Analyzing the BW data dictionary in Python

Analyzing the BW data dictionary in Python

Reading data from Hana into Python and analyzing BW objects in Python

Hey there! Although I haven’t written about it, I continued my learning journey in my self hosted BW/4 system. In this post I will connect my favorite Data Science tool, Python, with BW/4’s underlying database HANA. I will read out the metadata describing the data objects I have created and quickly visualize them to show you my progress. This can come in handy when we want to analyze the data model in our BW/4 platform e.g. the re-usage of InfoObjects, i.e. MasterData.

How to connect Python to Hana

To connect to the Hana database and query data you will need the hdblci package. It follows the known DBAPI standards in python. Often BW/4 systems will have more than one tenant available on separate ports. To find out the correct port instead of trying them all out you can query SYS.M_SERVICES View from your tenant database. See my first post on how to do this with the hdbsql command line interface or simply use eclipse.

For my sap cloud appliance installation 30241 was the correct result. I could have also gotten this form the SAP Cloud Appliance Web Console. M_Services Result

With the following python code you can connect to the database. Note that I use a .env file to hide my username and password. Of course it would also be possible to assign the username and password directly. The address is dynamic, since this makes hosting a bit cheaper, and hence has to be changed after each suspension.

from hdbcli import dbapi
from dotenv import load_dotenv
import os
import pandas as pd


# find correct port using MSERVICE query
conn = dbapi.connect(
    port=30241,  #
cursor = conn.cursor()

Connect to the HANA database

Querying the internal data dictionary tables

I want to query all Advanced Data Storage objects, the main data persistency object in BW/4, and InfoObjects, the characteristics or dimensions; their relation and describing texts.

Therefore I need the following tables:

  • rsdiobj: Directory of InfoObjects
  • rsdiobjt: Describing texts of InfoObjects
  • rsoadso: Directory of ADSOs
  • rsoadsot: Describing texts of ADSOs
  • rsoobjxref: Directory of ADSOs

An overview of important internal BW/4 tables is provided for example by sap4tech.

I restrict the select of rsoobjxref to Objects of type adso TLOGO = ‘ADSO’ and only query active objects and texts in English OBJVERS=’A’ AND LANGU = ‘EN’.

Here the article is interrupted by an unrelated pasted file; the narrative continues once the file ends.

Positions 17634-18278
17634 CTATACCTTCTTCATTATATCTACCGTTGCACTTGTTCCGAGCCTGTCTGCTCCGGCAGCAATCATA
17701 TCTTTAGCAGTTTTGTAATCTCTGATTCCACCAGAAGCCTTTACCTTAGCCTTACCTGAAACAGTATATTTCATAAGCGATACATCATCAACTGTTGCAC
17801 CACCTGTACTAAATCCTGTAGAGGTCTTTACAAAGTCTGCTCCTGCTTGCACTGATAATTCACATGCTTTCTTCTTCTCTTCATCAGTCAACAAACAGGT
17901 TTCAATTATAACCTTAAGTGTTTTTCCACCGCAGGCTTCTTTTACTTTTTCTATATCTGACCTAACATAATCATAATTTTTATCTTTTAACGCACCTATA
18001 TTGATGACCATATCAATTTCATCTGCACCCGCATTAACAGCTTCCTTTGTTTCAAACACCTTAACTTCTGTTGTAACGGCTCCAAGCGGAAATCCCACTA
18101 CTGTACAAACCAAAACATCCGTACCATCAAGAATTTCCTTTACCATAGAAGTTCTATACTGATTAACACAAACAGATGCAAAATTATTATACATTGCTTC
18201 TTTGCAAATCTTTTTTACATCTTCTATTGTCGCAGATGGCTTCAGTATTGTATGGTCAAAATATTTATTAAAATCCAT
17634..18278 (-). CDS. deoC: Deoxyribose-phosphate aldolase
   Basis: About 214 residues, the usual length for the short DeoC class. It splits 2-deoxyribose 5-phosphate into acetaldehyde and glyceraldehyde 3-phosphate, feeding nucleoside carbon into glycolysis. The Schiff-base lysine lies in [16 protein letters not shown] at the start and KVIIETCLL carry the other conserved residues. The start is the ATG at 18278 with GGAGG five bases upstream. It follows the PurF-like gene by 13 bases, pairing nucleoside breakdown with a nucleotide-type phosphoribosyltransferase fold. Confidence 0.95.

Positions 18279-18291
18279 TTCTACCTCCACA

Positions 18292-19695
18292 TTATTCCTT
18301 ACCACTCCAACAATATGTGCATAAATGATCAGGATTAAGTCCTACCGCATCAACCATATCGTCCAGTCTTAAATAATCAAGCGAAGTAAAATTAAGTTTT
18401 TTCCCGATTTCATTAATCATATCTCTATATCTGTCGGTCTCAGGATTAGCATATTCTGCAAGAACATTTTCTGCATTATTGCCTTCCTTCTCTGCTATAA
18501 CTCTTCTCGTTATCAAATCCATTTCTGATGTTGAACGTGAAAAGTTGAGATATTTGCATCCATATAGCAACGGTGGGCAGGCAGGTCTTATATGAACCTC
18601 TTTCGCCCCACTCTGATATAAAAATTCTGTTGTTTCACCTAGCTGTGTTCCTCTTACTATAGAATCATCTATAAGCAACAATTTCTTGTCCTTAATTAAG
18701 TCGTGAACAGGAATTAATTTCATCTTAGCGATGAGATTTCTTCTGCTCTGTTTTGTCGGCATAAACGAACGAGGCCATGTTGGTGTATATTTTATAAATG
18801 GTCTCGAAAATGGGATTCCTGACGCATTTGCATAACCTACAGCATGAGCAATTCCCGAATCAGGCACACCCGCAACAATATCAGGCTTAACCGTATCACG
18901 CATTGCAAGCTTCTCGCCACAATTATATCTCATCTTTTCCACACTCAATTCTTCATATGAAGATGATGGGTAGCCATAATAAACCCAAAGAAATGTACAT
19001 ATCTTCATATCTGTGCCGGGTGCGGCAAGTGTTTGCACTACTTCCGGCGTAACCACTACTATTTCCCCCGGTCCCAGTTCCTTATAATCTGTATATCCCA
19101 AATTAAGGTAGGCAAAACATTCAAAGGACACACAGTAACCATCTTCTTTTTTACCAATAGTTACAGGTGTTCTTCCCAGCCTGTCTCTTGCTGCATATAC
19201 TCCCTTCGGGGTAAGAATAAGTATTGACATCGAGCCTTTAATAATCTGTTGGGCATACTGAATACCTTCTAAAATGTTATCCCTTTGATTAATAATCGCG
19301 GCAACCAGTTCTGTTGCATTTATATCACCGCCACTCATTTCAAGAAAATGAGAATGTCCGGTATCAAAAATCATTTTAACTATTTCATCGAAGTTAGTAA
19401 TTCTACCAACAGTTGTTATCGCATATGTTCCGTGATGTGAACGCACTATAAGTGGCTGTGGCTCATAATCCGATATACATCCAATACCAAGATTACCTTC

Then the query looks for example follows. The python f-string notation provides a neat way to write dynamic queries. df.head returns the first five rows of the query.

table = 'RSOOBJXREF' 
tlogo = 'ADSO'
objvers = 'A'
query = f"SELECT * FROM {table} WHERE TLOGO = '{tlogo}' AND OBJVERS = '{objvers}' "
df = pd.read_sql_query(query, conn)

The resulting data frame has in my instance 1488 rows and looks as follows:

M_Services Result

  • TLOGO is the object type of the independent object, it only contains ADSO
  • OBJVERS is the version of the object, I restricted it to A for active
  • OBJNM is the name of the ADSO
  • TLOGO_DEP is the object type of the dependent object
  • OBJNM_DEP is the name of the dependent object
  • ASC_TYPE is the association type according to, not quite sure what it means but all values are ‘002’ in my case
  • SUBTYPE is a Subtype of TLOGO type and contains no values

Besides InfoObjects, I also have areas as dependent objects, since I am only interested in InfoObjects for the moment I filter on IOBJ. I created all my InfoObjects in the Z namespace meaning the first character of the OBJN_DEP is Z. I am not interested in the SAP BW BI content which is shipped with the BW/4, hence I also filter for the Z namespace. I can use the returned object names to only query the descriptions I need.

#Filter on InfoObjects and namespace Z
df = df[(df["TLOGO_DEP"]=="IOBJ" )& (df["OBJNM_DEP"].str[0]=="Z") ]
# get names of filtered InfoObjects from data frame above as string
c_iobj = str(tuple(df["OBJNM_DEP"].tolist()))
#filter by language = E (internal 1 char code for english)
langu = 'E'
#construct query
query = f"SELECT * FROM RSDIOBJT WHERE IOBJNM IN {c_iobj} AND LANGU = '{langu}' AND OBJVERS = '{objvers}'"
df_iobjt= pd.read_sql_query(query, conn)
#join the short description column using the the dependent object name in df and the IOBJNM in df_iobjt
df = df.merge( df_iobjt.loc[:,("IOBJNM","TXTSH")], left_on="OBJNM_DEP", right_on = "IOBJNM", how="left")

This results in all the InfoObjects and the two ADSOs I have created InfoObjects and ADSOs

Now I visualize the data frame as a network graph. This will make it really easy to see which Dimensions are related to which persistency objects. This can be very helpful e.g. when you want to analyze the re-use of data and find patterns within your platform.

import networkx as nx
from matplotlib import pyplot as plt
#initialize grap
G = nx.Graph()
G = nx.from_pandas_edgelist(df,'OBJNM', 'TXTSH')
#draw graph
plt = plt.figure(figsize=(10,8))
nx.draw_circular(G, with_labels=True, 
node_size = [1200,600,600,600,600,600,1200])

We see that all InfoObjects (in green) are used in both of the ADSOs (red).

InfoObjects and ADSOs


Querying the internal data dictionary tables can help to understand the structure of the BW/4. These tables can be used to highlight relations and analyze how much data is reused. They can also be used to surface information for users without backend access. This can be done e.g. by building a data catalog showing the relations between objects and even their lineage. In my minimal example the results where not that surprising but on huge production systems they can tell you a lot about how integrated your data warehouse actually is.

The screenshots are my own, the header picture is a license free picture from pixabay